The term "mortevivum" seemed to fit the bill. The way that I am defining the term corresponds to photography and antiblackness as "living death in a series of still frames … refusing complex humanity." 

Is there an image from the book that comes to mind that gets to the heart of the connection between photography and a global history of antiblackness?

The photograph I continue to refer to in my conversations about the book is a famous image from the Civil War. The photograph appears in Alexander Gardner's Photographic Sketch Book of the Civil War and it was taken by John Reekie. It holds the proximity to death alongside an absence of regard for Black soldiers during the Civil War. I could write a whole book about this photograph.


A photo during the Civil War by John Reekie in Alexander Gardner's Photographic Sketch Book of the Civil War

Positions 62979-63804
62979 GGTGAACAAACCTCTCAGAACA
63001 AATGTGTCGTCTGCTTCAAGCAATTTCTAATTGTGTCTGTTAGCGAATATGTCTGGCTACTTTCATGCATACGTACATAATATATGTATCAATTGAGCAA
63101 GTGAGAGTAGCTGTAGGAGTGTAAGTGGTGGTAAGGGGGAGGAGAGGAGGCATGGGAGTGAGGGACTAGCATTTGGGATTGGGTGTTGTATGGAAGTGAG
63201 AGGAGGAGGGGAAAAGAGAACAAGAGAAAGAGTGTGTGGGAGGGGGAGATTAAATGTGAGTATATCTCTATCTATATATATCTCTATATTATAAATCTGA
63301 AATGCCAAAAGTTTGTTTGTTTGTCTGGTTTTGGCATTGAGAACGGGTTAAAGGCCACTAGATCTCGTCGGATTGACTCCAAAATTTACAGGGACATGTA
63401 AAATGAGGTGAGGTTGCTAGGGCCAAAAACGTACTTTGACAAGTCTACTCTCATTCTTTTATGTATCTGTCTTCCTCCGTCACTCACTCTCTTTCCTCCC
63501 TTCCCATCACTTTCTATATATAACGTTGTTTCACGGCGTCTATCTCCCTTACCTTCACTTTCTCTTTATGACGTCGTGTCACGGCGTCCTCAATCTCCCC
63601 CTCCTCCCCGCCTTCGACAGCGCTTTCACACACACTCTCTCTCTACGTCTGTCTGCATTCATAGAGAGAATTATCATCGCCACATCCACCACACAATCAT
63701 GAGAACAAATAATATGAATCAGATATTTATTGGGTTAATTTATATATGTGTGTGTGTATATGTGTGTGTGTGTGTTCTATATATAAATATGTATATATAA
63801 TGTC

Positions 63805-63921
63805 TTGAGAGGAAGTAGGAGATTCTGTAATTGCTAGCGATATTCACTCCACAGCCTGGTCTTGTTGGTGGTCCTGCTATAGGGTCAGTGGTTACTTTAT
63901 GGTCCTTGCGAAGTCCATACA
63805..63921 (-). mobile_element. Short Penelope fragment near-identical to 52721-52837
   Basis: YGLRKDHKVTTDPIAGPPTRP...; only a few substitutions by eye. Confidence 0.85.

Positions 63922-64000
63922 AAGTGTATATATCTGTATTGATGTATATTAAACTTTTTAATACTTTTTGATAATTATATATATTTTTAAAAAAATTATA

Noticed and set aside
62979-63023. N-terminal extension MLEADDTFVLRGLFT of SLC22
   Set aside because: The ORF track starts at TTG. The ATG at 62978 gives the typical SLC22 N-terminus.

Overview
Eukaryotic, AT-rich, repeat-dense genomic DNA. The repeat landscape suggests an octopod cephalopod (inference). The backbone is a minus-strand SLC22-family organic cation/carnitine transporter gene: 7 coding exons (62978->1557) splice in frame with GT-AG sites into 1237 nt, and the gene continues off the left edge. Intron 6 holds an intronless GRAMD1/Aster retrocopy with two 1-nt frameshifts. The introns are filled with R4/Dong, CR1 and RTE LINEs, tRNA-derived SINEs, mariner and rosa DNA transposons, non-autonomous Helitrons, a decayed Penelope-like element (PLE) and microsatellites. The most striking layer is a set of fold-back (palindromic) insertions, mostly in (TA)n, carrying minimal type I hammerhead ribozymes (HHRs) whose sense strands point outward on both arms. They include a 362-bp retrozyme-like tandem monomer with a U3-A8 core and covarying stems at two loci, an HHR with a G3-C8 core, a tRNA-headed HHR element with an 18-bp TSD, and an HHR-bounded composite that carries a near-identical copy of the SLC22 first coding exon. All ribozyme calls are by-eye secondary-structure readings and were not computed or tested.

A Civil War-era photo by John Reekie

What first struck me is how staged it is. You can see the Black man seated next to the skulls and bones, and he is not happy about being placed there. I think this photo is supposed to signal to white viewers that white life was sacrificed for Black freedom—submerging all the work Black people did and everything Black soldiers sacrificed. The assumption is that the bones belong to white people who paid the ultimate sacrifice. This leaves viewers with a sense of who is mournable, and who is supposed to be mourned. We have photos of African Americans in service roles during the war, but not many portraits of African American soldiers (on the battlefield). This is what I think about when I see images from the Civil War.